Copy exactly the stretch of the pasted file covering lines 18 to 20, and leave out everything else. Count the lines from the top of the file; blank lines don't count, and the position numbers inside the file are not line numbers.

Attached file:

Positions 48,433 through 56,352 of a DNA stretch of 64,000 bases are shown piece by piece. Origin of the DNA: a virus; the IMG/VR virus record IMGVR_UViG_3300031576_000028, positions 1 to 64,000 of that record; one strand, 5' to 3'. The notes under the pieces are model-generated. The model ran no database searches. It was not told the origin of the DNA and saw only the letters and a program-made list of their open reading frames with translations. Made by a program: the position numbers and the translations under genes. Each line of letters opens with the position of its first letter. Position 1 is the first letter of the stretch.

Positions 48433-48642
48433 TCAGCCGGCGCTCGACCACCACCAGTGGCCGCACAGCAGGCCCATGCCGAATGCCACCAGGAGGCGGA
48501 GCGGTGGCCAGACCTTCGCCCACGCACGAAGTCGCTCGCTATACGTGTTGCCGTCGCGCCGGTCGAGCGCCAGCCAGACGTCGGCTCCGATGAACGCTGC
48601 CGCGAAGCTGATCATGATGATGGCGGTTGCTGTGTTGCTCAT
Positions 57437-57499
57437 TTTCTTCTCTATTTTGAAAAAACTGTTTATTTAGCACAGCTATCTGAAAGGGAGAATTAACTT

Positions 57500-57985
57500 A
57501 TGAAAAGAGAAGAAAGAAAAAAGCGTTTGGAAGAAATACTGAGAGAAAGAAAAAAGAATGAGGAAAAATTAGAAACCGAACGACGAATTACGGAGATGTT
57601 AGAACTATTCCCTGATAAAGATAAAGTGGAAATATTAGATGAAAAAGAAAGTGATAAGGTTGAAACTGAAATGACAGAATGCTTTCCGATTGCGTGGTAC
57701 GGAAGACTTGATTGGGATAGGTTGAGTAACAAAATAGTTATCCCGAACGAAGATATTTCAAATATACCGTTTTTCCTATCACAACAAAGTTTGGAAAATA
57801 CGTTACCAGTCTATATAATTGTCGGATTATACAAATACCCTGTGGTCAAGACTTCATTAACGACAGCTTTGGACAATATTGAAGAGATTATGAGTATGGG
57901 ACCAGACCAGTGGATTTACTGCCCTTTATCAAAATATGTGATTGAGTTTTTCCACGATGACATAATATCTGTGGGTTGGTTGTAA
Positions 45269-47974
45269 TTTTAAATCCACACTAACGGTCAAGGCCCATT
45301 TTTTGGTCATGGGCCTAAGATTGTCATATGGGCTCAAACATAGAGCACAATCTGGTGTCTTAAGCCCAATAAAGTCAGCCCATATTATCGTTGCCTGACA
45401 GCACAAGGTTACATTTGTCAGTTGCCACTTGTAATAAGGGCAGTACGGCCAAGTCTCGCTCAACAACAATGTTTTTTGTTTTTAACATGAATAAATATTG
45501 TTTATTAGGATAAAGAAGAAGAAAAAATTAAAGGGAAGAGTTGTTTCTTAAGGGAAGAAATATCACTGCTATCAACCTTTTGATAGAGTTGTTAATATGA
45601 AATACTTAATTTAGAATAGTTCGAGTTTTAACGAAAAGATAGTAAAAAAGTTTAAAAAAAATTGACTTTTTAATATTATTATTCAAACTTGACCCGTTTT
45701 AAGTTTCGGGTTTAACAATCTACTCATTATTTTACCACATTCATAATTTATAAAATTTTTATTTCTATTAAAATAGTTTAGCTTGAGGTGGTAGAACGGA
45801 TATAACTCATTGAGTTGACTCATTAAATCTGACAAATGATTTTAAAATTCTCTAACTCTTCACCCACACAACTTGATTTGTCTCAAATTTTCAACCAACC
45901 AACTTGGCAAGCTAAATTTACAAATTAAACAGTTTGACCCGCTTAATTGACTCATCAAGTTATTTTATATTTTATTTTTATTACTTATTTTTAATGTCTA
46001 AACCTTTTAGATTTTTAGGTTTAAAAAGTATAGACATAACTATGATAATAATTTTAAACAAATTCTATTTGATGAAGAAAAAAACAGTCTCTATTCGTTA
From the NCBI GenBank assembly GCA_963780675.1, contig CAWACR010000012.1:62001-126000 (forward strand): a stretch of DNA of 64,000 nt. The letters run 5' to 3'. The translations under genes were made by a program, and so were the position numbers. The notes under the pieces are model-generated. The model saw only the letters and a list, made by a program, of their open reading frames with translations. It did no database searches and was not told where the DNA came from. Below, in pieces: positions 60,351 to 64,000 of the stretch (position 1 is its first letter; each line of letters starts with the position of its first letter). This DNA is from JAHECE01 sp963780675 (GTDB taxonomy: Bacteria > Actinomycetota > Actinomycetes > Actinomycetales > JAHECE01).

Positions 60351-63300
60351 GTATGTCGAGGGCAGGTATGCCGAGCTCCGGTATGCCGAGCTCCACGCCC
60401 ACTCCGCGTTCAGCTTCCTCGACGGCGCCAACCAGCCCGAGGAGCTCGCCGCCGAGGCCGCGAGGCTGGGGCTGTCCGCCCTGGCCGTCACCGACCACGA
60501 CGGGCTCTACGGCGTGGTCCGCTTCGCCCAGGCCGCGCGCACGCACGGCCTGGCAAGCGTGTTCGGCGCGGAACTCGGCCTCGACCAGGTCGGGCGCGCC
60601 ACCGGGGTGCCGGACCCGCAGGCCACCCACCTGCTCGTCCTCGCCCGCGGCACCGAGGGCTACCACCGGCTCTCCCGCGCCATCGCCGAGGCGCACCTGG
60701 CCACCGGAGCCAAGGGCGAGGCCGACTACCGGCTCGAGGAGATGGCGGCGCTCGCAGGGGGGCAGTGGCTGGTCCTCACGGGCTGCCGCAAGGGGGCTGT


45401 GCACAAGGTTACATTTGTCAGTTGCCACTTGTAATAAGGGCAGTACGGCCAAGTCTCGCTCAACAACAATGTTTTTTGTTTTTAACATGAATAAATATTG
45501 TTTATTAGGATAAAGAAGAAGAAAAAATTAAAGGGAAGAGTTGTTTCTTAAGGGAAGAAATATCACTGCTATCAACCTTTTGATAGAGTTGTTAATATGA
45601 AATACTTAATTTAGAATAGTTCGAGTTTTAACGAAAAGATAGTAAAAAAGTTTAAAAAAAATTGACTTTTTAATATTATTATTCAAACTTGACCCGTTTT